Red tier eludes Nevada County
Special to the Sierra Sun
Nevada County will remain in the purple/widespread tier of the state’s reopening blueprint for at least another two weeks.
According to state data, the county’s case rate and positivity rate fell again this week but not enough to lower its tier assessment, which has been purple/widespread for the last three months.
For the week of Jan. 31 to Feb. 6, Nevada County averaged 14 new cases per day and a 5.7% positivity rate, down from a case rate of 16.1 and 6.5% positivity last week.
The county needs to get down to fewer than seven new cases per day and no more than 8% positivity to reach the red tier, which would allow industries like restaurants, movie theaters and gyms to reopen indoors with limited capacity.
For the last four weeks the county’s positivity rate has been within the red tier — between 5% and 8% — but both risk level metrics must meet the criteria in order for the county to move up in tiers.
The county’s numbers have gone down over the last two months after reaching a peak of 54 new cases per day and 11% positivity mid-December, though the progress has been up and down and not as consistent as other parts of the state.
By the first week of January, the county improved to 24.2 new cases per day and 7.7% positivity, before climbing back up 30.2 and 8.5% over the following two weeks. In the three weeks that followed, case rates dropped to 20.8 new cases per day, then shot back up to 26.3, before falling back to 16.1.
Nearby counties like Placer and Sutter have had more steady declines in case and positivity rates since reaching their peaks in mid-January and mid-December, respectively.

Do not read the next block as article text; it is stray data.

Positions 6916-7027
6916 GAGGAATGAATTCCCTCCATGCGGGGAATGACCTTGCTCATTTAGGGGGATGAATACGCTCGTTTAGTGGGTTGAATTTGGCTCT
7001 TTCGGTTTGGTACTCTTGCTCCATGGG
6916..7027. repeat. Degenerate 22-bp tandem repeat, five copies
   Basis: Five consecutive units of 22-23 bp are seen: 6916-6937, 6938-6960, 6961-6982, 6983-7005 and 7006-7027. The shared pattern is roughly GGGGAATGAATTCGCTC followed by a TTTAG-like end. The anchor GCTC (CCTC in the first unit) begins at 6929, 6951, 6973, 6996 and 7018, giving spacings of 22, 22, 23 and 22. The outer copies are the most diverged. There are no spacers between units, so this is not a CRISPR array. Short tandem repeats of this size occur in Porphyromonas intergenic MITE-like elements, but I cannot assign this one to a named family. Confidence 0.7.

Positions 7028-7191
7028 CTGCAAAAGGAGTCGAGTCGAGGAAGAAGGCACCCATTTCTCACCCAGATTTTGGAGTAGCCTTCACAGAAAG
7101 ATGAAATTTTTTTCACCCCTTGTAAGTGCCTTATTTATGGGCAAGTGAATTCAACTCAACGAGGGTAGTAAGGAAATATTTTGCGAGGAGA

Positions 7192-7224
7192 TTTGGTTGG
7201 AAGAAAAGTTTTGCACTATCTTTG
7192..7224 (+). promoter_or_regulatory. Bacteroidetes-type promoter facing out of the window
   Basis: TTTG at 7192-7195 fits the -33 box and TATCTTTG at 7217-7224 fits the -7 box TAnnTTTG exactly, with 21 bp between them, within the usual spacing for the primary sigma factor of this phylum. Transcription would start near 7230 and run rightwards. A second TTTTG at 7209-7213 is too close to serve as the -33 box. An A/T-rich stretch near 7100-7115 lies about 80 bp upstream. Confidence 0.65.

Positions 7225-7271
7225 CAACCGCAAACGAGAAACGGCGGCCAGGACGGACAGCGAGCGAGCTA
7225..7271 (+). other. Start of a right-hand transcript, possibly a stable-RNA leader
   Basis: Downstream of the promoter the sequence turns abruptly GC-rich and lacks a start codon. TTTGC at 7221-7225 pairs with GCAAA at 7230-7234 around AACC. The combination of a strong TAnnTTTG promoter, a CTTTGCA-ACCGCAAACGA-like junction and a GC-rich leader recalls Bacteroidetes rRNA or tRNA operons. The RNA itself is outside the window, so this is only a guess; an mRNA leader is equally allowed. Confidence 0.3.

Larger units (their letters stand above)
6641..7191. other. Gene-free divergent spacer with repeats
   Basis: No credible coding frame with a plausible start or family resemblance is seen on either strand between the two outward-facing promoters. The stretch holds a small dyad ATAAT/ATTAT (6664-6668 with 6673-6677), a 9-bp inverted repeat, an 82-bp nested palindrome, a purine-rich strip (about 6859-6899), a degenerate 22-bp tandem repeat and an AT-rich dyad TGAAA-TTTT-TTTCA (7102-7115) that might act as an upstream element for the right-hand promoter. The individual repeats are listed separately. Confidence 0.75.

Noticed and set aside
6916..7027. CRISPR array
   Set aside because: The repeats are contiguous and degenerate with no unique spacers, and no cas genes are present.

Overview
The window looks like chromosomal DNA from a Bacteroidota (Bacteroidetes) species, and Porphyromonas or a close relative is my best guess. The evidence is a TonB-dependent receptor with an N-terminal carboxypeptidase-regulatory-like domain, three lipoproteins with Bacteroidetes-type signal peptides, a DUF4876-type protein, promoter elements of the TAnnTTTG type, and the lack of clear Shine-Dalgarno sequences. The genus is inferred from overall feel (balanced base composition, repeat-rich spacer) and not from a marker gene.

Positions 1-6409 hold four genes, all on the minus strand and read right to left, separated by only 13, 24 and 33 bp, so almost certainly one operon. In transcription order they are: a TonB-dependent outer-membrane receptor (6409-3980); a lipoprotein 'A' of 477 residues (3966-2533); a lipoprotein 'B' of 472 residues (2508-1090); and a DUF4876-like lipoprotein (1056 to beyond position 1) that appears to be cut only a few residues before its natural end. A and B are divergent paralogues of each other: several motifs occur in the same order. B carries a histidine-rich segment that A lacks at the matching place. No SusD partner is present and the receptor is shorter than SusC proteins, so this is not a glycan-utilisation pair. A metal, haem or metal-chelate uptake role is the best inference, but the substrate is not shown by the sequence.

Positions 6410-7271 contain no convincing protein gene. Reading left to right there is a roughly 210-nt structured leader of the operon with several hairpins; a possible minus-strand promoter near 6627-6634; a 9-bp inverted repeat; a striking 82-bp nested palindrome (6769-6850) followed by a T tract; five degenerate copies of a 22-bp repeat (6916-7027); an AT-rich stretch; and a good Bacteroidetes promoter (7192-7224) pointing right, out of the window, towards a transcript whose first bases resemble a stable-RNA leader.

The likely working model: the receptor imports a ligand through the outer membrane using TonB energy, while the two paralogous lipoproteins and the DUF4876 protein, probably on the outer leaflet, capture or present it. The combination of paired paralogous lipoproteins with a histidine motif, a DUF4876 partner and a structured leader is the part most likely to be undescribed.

Placer County averaged over 40 new cases per day for most of December before reaching a peak of 53 new cases per day in January. Since then it’s averaged eight fewer cases per day each week and is down to 12.7 now.
Following its mid-December peak of 98 new cases per day, Sutter County has averaged 7.5 fewer cases per day each week since and is now at 25.4.
Nevada County’s statistics have increased in the weeks following Halloween, Thanksgiving and Christmas.
Public Health Officer Dr. Scott Kellermann warned that gatherings over the last two weekends — Super Bowl Sunday and Valentine’s Day — could derail the county’s measured progress. According to public health officials, social gatherings and workplace exposures continue to be the main driver of transmission.
The state’s next tier assessment will cover the week of Feb. 7 to 13, during which Nevada County reported 97 COVID-19 cases. It’s the first time the county has had fewer than 100 cases in a week since early November.
John Orona is a staff writer for The Union, a sister publication of the Sierra Sun. To contact John, email email@example.com or call 530-477-4229.
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